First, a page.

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UK records another 22,961 COVID-19 cases after technical glitch reveals 16,000 results missed

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A total of 15,841 cases were missed off the daily counts due to the issue
A total of 15,841 cases were missed off the daily counts due to the issue   -   Copyright  Cecilia Fabiano/LaPresse
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Thousands of extra positive coronavirus results have been added to the UK's daily tally after being missed due to a technical glitch.

The UK government has said that 15,841 positive cases of COVID-19 were not included in the official numbers between September 25 and October 2 following a problem with the dashboard.

It has resulted in Sunday's toll coming in at 22,961 cases - an artificial daily high - and means more than half a million people in the UK have now contracted the virus.

In a statement, Public Health England's (PHE) interim chief executive Michael Brodie insisted everyone had still received their result as normal, and that those with the illness had been instructed to self-isolate.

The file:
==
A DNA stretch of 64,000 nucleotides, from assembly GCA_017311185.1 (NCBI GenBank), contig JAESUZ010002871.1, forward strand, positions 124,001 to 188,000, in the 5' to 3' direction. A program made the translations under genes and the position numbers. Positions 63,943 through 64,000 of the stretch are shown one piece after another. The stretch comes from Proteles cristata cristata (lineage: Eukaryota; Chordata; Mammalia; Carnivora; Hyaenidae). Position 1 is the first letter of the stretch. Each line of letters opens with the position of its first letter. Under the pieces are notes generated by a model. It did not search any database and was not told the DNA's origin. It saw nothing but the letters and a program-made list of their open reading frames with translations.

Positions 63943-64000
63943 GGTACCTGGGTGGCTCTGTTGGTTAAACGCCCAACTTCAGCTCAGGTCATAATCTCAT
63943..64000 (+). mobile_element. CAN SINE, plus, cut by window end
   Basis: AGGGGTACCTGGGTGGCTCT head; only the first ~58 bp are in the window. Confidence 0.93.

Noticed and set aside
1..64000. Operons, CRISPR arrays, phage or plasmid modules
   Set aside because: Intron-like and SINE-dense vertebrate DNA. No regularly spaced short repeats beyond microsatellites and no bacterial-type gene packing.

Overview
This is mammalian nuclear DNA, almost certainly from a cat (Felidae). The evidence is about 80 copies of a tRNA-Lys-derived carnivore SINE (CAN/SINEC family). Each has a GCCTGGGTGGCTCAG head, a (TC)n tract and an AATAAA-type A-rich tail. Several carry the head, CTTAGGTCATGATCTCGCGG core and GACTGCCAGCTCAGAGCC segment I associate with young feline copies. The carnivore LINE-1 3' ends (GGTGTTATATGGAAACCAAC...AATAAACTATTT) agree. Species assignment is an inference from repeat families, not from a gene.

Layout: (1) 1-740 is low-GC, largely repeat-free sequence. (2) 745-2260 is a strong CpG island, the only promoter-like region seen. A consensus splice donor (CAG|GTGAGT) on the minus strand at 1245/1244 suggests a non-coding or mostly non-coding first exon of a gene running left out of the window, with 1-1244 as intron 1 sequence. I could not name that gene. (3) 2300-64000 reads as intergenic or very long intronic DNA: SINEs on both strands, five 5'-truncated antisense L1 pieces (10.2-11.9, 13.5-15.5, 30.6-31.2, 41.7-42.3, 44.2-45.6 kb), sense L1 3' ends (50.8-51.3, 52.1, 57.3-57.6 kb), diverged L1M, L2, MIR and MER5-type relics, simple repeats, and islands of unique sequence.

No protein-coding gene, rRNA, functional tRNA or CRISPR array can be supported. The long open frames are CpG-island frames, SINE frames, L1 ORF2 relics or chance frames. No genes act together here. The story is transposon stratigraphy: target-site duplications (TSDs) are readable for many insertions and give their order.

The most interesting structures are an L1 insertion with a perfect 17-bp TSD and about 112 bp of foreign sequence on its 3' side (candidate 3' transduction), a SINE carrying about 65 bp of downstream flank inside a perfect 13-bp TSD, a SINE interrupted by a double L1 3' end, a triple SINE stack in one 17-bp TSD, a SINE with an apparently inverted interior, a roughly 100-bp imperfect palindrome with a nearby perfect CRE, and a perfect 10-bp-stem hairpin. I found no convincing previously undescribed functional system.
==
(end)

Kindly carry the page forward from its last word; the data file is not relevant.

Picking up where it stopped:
He added: "NHS Test and Trace and PHE have worked to quickly resolve the issue and transferred all outstanding cases immediately into the NHS Test and Trace contact tracing system and I would like to thank contact tracing and health protection colleagues for their additional efforts over the weekend.

"We fully understand the concern this may cause and further robust measures have been put in place as a result."

To breakdown the figures, the daily case number on October 2 was reported at 6,968 - but PHE says another 4,786 should have been added.

On October 1, the government figure was given as 6,914 cases, but a further 4,133 were missed off the tally.

According to PHE, the glitch was caused by maximum file sizes being breached in some of the positive results, meaning they ran into difficulties when being loaded onto central systems.

Prime Minister Boris Johnson said the glitch was a "failure in the counting system" and insisted it had now been rectified.

He told the BBC that all people with a positive result had been informed of their diagnosis.